Dow Jones Industrial Average
October 17, 2011 by staff
U.S. stock indexes ended with strong gains on Friday as investors welcomed strong earnings from Google and better than expected retail sales data.
The Dow Jones Industrial Average and Nasdaq moved in positive territory for the year. The S & P 500 came close to emulating them. On the other hand, the Dow Jones capped his week-long streak in six months.
The Dow Jones rose 166.36 points, or 1.5%, to close at 11,644.49. The blue-chip index advanced 4.9% in the week, scoring his third consecutive weekly gain.
The S & P 500 gained 20.92 points, or 1.7%, to close at 1224.58, with energy companies, natural resources and technology leader in earnings among 10 industry groups.
Counting a second weekly gain, the S & P 500 rose 6% in the week, its biggest weekly rise since July 2009.
The Nasdaq composite index 47.61 points, or 1.8%, to close at 2667.85. 7.6% was recovered in the week.
Year to date, the Nasdaq 0.6%. It was the biggest weekly gain in the Nasdaq since March 2009.
Volume was light. For every action down more than five rose in the New York Stock Exchange, where 847 million shares traded, volume consisting approached 3.7 billion shares.
The dollar fell against the euro and British pound, but gained against the Japanese yen.
Oil for November delivery added 3.08 to 87.31 and and barrel.
Gold futures for December delivery gained 13.50 to 1682.00 and and ounce.
The price of U.S. Treasuries to 10 years declined slightly, pushing the yield up to 2.3%.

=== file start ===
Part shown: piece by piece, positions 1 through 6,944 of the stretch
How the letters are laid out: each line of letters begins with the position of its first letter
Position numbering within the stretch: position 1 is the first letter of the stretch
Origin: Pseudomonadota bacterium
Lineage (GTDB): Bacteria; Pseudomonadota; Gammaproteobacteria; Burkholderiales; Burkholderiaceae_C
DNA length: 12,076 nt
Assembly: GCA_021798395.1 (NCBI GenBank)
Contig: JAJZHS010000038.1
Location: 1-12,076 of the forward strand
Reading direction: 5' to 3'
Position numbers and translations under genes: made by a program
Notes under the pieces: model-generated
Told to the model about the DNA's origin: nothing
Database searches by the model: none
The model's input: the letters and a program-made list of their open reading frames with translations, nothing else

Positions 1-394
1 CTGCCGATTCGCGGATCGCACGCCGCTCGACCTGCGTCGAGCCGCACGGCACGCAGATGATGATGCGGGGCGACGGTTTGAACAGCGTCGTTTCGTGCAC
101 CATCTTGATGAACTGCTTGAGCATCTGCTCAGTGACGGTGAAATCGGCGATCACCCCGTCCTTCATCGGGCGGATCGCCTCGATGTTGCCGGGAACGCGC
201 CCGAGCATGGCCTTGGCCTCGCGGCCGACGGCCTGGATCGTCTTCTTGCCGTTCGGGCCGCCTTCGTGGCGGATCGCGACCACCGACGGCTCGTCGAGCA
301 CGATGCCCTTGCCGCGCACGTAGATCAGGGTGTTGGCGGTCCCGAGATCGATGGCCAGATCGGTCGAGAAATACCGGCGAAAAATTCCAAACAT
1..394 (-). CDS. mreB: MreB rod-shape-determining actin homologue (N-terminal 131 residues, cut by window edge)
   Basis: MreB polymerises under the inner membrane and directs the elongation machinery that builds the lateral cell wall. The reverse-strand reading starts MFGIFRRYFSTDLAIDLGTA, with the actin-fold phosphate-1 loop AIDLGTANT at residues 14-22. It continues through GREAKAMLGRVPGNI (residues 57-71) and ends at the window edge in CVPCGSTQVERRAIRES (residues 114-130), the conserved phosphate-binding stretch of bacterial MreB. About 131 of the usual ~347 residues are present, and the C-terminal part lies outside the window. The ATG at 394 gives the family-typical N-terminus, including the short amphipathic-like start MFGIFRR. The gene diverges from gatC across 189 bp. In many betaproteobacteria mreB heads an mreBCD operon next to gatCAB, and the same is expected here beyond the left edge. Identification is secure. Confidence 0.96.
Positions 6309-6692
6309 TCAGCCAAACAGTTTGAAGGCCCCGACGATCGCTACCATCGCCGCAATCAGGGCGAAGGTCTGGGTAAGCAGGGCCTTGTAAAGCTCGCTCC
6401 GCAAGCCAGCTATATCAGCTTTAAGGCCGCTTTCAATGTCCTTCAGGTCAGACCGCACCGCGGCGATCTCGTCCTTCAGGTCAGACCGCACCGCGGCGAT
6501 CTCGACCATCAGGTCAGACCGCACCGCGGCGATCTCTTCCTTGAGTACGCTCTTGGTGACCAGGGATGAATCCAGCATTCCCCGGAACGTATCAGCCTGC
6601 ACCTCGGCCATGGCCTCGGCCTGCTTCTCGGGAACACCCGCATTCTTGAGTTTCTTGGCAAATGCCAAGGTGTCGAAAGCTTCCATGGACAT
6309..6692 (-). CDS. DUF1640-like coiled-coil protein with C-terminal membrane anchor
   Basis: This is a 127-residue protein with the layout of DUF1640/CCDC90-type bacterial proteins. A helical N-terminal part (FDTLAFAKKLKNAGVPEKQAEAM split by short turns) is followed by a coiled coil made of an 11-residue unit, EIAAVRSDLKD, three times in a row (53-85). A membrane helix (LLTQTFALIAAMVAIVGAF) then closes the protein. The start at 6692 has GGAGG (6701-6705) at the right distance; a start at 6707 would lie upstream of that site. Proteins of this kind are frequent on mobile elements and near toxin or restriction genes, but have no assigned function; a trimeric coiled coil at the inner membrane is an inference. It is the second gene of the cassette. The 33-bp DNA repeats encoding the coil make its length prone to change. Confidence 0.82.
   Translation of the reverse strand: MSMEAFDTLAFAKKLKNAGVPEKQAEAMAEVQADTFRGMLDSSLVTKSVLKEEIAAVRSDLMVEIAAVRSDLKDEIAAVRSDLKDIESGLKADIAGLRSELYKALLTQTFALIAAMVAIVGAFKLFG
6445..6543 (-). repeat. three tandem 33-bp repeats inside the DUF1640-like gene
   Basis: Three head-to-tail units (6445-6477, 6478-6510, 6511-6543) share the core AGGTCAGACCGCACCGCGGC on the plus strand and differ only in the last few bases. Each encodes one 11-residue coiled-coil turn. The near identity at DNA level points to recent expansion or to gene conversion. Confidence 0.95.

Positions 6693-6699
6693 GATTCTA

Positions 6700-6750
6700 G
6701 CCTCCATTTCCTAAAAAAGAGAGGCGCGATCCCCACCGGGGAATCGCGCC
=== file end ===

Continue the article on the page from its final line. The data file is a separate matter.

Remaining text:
In Paris, the finance ministers and central bankers from the Group of 20 began discussions on debt problems in Europe, with reports officials think of writing as much as 50% of Greek bonds.
On Thursday, Slovakia became the last of the 17 eurozone countries to approve a plan to expand the powers of a bailout fund for troubled banks and European governments.
This development pushed European shares higher on Friday.
Investors seemed largely ignored degrade Standard & Poors night in Spain’s credit rating.
Treasury Secretary Timothy Geithner reiterated U.S. support to help Europe meet its sovereign debt crisis.
U.S. stocks erased some of their profits after the Thomson Reuters / University of Michigan preliminary consumer sentiment fell to 57.5 in October from 59.4 in September.
Meanwhile, the Commerce Department reported a 1.1% increase in retail sales in September, the largest increase since February after a 0.3% in August, with the latter figure revised up from the previous estimate.
The Bureau of Labor Statistics reported export prices rose 0.4% and import prices rose 0.3% in September.
Google shares rallied 5.9% a day after reporting better than expected sales for the third quarter.
Thousands of customers lined up outside Apple stores waiting to become one of the first iPhone buyers 4s. Apple shares rose.
Before the opening of the market, Mattel reported strong sales of Barbie dolls, which helped boost revenue than expected in the third quarter.
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